Early 1080p adopters beware: CES 2006 does not look good - Page 4 - AVS Forum
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post #91 of 261 Old 01-08-2006, 10:04 AM
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Quote:
Originally Posted by assJack1
Thanks. I realize cable card is only a few bucks, but "a few bucks" it all adds up across the household budget. You know insurance, phone, mortgage, cable, and yikes baby food! :)
Absolutly. And with TWC using SDV now....cable cards are worthless.
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post #92 of 261 Old 01-08-2006, 10:08 AM
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D-Nice:

Have you come across anymore adoption info on HDMI v1.3? I read somewhere (not here) that the spec will be released around March. But the Silicon Image news is positive:

http://www.siliconimage.com/news/pre...se.aspx?id=349
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post #93 of 261 Old 01-08-2006, 10:15 AM
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Quote:
Originally Posted by essogas
There's no denying that 1080P will offer the best PQ. My problem is waiting. WHEN will we have one that is reasonably priced and has all the bugs worked out? My guess is a decent 2 years, and that's too long for me too wait.

Moreover, 1080P content will dwell in the realm of recorder media and will NEVER rear it's head over broadcast. The broadcast standards are finalized and it's 1080i. The one reasurring thing is more and more content is being produced and originated at 1920X1080.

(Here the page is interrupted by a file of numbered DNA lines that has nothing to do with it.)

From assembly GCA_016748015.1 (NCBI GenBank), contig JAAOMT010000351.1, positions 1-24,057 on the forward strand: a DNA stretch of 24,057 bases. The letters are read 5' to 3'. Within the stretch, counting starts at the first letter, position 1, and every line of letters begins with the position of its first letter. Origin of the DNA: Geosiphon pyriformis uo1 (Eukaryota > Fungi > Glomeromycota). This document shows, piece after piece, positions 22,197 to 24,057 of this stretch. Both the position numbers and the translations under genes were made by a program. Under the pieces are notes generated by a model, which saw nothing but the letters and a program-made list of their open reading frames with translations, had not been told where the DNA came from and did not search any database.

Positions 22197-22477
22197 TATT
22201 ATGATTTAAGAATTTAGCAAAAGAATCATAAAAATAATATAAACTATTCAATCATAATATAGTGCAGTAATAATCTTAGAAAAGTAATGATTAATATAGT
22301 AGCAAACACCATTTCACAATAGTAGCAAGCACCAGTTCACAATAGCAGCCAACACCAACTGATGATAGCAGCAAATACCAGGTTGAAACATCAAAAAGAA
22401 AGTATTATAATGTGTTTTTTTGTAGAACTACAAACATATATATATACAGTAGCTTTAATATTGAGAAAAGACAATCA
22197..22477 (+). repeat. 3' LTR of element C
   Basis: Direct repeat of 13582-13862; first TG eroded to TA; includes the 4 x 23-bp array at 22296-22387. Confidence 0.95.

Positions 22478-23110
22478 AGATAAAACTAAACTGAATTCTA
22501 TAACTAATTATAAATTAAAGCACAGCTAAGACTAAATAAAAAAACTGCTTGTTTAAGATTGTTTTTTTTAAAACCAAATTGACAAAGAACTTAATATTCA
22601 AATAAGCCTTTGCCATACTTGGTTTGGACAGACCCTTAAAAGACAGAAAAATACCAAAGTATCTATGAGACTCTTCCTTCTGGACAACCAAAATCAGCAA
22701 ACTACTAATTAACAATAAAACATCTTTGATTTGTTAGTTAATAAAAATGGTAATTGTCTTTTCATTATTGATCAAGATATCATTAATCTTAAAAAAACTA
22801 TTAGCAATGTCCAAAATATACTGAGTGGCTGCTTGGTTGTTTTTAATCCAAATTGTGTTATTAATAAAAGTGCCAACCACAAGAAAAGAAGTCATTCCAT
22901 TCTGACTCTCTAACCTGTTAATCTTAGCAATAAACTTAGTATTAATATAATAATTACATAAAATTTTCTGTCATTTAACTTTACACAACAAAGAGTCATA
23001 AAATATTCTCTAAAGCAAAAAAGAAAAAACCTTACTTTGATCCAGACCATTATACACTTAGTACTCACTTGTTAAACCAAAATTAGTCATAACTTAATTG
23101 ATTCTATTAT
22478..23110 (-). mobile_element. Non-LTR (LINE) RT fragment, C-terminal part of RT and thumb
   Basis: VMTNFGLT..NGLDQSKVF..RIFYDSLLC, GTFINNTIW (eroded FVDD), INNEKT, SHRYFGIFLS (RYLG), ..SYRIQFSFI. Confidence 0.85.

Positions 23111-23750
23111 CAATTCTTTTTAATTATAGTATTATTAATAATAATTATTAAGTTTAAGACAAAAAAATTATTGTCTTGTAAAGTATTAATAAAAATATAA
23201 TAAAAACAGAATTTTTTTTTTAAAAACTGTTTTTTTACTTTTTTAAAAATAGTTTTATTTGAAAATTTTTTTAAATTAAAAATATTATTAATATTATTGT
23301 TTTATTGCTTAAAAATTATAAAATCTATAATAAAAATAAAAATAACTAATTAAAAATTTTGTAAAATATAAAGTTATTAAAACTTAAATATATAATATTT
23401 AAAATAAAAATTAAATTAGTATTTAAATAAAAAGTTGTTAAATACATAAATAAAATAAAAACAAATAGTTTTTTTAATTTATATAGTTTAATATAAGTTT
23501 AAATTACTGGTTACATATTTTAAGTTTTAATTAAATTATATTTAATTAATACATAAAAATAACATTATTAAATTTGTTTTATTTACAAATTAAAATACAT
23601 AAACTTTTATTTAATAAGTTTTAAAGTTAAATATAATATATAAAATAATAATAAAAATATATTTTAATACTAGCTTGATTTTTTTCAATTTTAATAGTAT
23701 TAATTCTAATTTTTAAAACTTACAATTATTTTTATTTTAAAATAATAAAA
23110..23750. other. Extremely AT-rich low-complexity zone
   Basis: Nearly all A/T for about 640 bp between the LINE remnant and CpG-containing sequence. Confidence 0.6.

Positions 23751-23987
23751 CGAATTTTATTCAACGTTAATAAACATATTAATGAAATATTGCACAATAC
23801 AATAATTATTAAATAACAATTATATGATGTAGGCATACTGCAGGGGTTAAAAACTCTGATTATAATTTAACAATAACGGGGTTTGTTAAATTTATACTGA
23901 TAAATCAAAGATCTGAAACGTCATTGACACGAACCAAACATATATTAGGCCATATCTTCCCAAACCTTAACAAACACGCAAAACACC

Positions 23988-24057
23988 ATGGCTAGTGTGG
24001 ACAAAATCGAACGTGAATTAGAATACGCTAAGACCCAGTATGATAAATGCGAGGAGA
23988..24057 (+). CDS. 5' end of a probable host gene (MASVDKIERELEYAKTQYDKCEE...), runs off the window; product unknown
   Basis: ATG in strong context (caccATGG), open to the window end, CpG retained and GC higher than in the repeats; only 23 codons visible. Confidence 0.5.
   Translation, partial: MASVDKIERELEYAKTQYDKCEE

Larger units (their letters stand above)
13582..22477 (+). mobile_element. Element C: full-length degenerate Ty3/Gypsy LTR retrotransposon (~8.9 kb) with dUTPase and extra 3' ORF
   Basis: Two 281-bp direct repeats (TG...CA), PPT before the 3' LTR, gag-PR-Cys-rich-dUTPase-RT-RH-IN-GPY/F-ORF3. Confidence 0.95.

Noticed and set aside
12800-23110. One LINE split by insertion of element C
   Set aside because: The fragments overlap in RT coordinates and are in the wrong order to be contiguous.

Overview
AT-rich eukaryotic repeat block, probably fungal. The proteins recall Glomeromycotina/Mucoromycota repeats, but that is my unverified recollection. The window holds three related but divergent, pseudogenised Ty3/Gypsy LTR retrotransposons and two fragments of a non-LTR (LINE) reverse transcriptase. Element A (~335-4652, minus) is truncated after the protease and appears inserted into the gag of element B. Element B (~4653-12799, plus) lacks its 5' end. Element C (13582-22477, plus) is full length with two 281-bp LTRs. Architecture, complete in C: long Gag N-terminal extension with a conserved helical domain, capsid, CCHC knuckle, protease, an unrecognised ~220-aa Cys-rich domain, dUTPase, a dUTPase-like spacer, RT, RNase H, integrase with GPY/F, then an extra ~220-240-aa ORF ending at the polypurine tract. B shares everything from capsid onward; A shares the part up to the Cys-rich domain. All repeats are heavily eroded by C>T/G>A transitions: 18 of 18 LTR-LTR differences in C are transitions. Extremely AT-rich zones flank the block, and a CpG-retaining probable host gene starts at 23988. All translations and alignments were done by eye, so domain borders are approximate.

For me, I'm moving forward on a 720P 8th generation plasma that I know will look amazing with EVERYTHING I throw at it and I know it will never be obsolete. When I see 1080P plasmas that are at the price of current sets, I will upgrade again. Who knows though, in a few months when I go to buy, after the smoke has cleared we will all have a better view of HD landscape.
Yes, in a perfect world 1080p displays will render the best picture. BUT....this is the real world.

When BR and HD-DVD drop, what percent of the movies do you actually think will be pristine transfers? You can use DVD and D-Theater as reference points.

Will 1080p displays be able to "correctly" deinterlace a 1080i picture? Remember, some of the current 1080p ones (Westinghouse, Sharp) cannot.

If you have a satellite provider, do you really think you need a 1080p display (forgot about HD-Lite)?

I think these were some of the questions markrubin and Ken were trying to get across. If you think that you can take one of the CES 1080p displays home and enjoy the same reference quality pictures with your current HD capability and your future HD-DVD/BR player, you may need to goto rehab.

As the late Rick James would say:

"Cocaine is a helluva drug!!!"
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post #94 of 261 Old 01-08-2006, 10:17 AM
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Quote: